Wilton Windmill Walk and Hungerford

Walking is one of the simple life pleasures that I think I would miss the most. Whether it be exploring a city, a village, or the countryside, the quiet rhythm of walking soothes and opens the mind to the appreciation of its surroundings. The public footpath is one of England’s greatest treasures. It gives the public access to both public and private lands through fields and forests, private estates, towns, and villages. They are generally well marked (although some can be quite obscure), and with the exception of inquisitive steers and protective cows, quite safe. Quite wonderfully, they are also, with only a few exceptions, free of biting or blood-sucking insects. The web abounds with recommended walks in Britain but beware, some are better documented than others and instructions may become clear only after the fact. Carrying an ordinance survey map is a good idea. Even better, download the OSMap app (https://www.ordnancesurvey.co.uk/shop/os- maps-mobile.html) to your mobile phone. For a minimal monthly fee, you can load predefined walking routes to your mobile phone or define your own using their excellent on-line maps showing public foot and bridle paths. Once downloaded, make sure the GPS function on your phone is turned on, and you can find your current location on the defined route. Periodically check to see if you have strayed from your route or to resolve ambiguous directions and you can save yourself a lot of backtracking. This slide show follows one of the ad hoc walks we created on OSMap followed by a brief exploration of the town of Hungerford.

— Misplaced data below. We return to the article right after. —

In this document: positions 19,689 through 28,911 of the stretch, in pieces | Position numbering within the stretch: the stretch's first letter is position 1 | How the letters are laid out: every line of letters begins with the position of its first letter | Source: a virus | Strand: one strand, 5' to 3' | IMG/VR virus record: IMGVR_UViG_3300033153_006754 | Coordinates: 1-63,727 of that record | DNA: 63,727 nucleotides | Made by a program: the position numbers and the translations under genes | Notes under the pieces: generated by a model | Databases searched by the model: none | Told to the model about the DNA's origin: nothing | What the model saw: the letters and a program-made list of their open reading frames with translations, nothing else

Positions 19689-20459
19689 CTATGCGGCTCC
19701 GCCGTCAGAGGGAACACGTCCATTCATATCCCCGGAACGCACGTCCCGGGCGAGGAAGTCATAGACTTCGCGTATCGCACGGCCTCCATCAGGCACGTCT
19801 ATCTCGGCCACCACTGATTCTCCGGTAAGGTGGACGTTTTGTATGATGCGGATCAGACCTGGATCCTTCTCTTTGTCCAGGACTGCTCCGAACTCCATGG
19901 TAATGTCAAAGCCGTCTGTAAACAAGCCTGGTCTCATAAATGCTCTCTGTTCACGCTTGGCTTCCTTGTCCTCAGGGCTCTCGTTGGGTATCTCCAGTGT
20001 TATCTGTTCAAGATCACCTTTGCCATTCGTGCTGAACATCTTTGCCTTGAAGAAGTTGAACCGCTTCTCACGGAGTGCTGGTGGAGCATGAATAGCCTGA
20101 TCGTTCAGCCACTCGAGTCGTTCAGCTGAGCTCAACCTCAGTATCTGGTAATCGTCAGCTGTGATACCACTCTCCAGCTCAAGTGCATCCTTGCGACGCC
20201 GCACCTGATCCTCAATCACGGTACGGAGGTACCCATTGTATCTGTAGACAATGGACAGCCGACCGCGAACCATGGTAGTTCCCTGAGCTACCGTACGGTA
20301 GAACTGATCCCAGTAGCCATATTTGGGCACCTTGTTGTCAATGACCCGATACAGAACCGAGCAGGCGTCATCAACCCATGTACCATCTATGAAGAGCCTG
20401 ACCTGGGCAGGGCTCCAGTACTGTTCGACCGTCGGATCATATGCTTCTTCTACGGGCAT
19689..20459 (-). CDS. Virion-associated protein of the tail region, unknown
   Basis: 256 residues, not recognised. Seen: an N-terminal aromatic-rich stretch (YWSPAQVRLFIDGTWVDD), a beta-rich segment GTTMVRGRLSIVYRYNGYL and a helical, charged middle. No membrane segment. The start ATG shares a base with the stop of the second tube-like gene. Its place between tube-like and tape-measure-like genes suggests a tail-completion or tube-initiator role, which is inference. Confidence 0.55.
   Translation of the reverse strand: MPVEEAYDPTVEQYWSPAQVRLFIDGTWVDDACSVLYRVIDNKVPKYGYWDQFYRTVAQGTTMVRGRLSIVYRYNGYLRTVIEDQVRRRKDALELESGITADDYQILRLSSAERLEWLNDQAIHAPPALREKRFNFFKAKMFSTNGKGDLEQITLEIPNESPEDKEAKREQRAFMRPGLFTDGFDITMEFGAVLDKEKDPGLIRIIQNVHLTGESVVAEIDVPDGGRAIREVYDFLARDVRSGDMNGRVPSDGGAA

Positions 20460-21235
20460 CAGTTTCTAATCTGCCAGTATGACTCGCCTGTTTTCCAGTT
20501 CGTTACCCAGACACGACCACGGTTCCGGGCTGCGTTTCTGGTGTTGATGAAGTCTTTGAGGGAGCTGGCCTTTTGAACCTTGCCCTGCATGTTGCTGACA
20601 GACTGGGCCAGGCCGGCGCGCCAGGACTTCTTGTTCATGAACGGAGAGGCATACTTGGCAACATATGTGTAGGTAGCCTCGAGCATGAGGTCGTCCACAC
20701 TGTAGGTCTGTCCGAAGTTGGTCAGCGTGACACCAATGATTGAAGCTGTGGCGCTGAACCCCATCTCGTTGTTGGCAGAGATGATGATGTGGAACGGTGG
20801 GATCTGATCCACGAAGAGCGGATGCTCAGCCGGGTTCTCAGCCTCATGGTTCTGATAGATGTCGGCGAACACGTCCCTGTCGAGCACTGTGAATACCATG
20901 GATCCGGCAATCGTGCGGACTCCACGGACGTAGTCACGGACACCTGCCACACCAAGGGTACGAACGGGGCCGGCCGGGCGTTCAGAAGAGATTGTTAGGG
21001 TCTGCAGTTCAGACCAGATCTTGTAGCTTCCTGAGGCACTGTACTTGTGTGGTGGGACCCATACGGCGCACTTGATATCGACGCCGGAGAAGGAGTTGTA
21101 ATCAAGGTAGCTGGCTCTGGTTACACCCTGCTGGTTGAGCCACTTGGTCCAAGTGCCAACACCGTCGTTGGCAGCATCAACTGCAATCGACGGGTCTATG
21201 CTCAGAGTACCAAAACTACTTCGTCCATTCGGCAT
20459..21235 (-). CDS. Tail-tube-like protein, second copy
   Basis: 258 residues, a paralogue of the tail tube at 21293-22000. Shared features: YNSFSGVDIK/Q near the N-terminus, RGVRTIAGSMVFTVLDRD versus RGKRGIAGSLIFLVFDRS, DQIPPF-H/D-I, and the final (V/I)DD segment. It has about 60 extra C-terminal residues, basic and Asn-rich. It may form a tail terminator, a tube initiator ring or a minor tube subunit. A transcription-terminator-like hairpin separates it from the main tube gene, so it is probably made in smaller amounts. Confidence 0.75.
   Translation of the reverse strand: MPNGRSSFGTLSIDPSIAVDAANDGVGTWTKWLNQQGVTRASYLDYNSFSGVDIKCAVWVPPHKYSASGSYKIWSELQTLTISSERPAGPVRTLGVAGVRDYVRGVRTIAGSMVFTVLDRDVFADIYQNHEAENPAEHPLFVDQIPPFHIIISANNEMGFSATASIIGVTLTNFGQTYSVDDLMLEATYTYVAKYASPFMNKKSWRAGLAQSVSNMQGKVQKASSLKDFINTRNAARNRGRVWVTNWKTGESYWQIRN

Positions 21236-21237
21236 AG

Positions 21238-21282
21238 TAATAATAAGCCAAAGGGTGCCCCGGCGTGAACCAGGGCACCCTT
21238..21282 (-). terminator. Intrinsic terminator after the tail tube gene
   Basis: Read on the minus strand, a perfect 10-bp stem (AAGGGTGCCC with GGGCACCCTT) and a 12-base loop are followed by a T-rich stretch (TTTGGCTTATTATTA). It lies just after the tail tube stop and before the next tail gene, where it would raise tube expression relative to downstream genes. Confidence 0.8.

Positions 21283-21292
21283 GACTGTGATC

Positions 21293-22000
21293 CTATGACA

A Sense of Place:  Travel, Photography, and Photo-art
by David E. Moon
© David E. Moon, 2014  All rights reserved
Slideshow Slideshow

Wilton Windmill Walk and Hungerford

Walking is one of the simple life pleasures that I think I would miss the most. Whether it be exploring a city, a village, or the countryside, the quiet rhythm of walking soothes and opens the mind to the appreciation of its surroundings. The public footpath is one of England’s greatest treasures. It gives the public access to both public and private lands through fields and forests, private estates, towns, and villages. They are generally well marked (although some can be quite obscure), and with the exception of inquisitive steers and protective cows, quite safe. Quite wonderfully, they are also, with only a few exceptions, free of biting or blood-sucking insects. The web abounds with recommended walks in Britain but beware, some are better documented than others and instructions may become clear only after the fact. Carrying an ordinance survey map is a good idea. Even better, download the OSMap app (https://www.ordnancesurvey.co.uk/shop/os- maps-mobile.html) to your mobile phone. For a minimal monthly fee, you can load predefined walking routes to your mobile phone or define your own using their excellent on-line maps showing public foot and bridle paths. Once downloaded, make sure the GPS function on your phone is turned on, and you can find your current location on the defined route. Periodically check to see if you have strayed from your route or to resolve ambiguous directions and you can save yourself a lot of backtracking. This slide show follows one of the ad hoc walks we created on OSMap followed by a brief exploration of the town of Hungerford.
A Sense of Place:  Travel, Photography, and Photo-art
© David E. Moon, 2014  All rights reserved
Slideshow Slideshow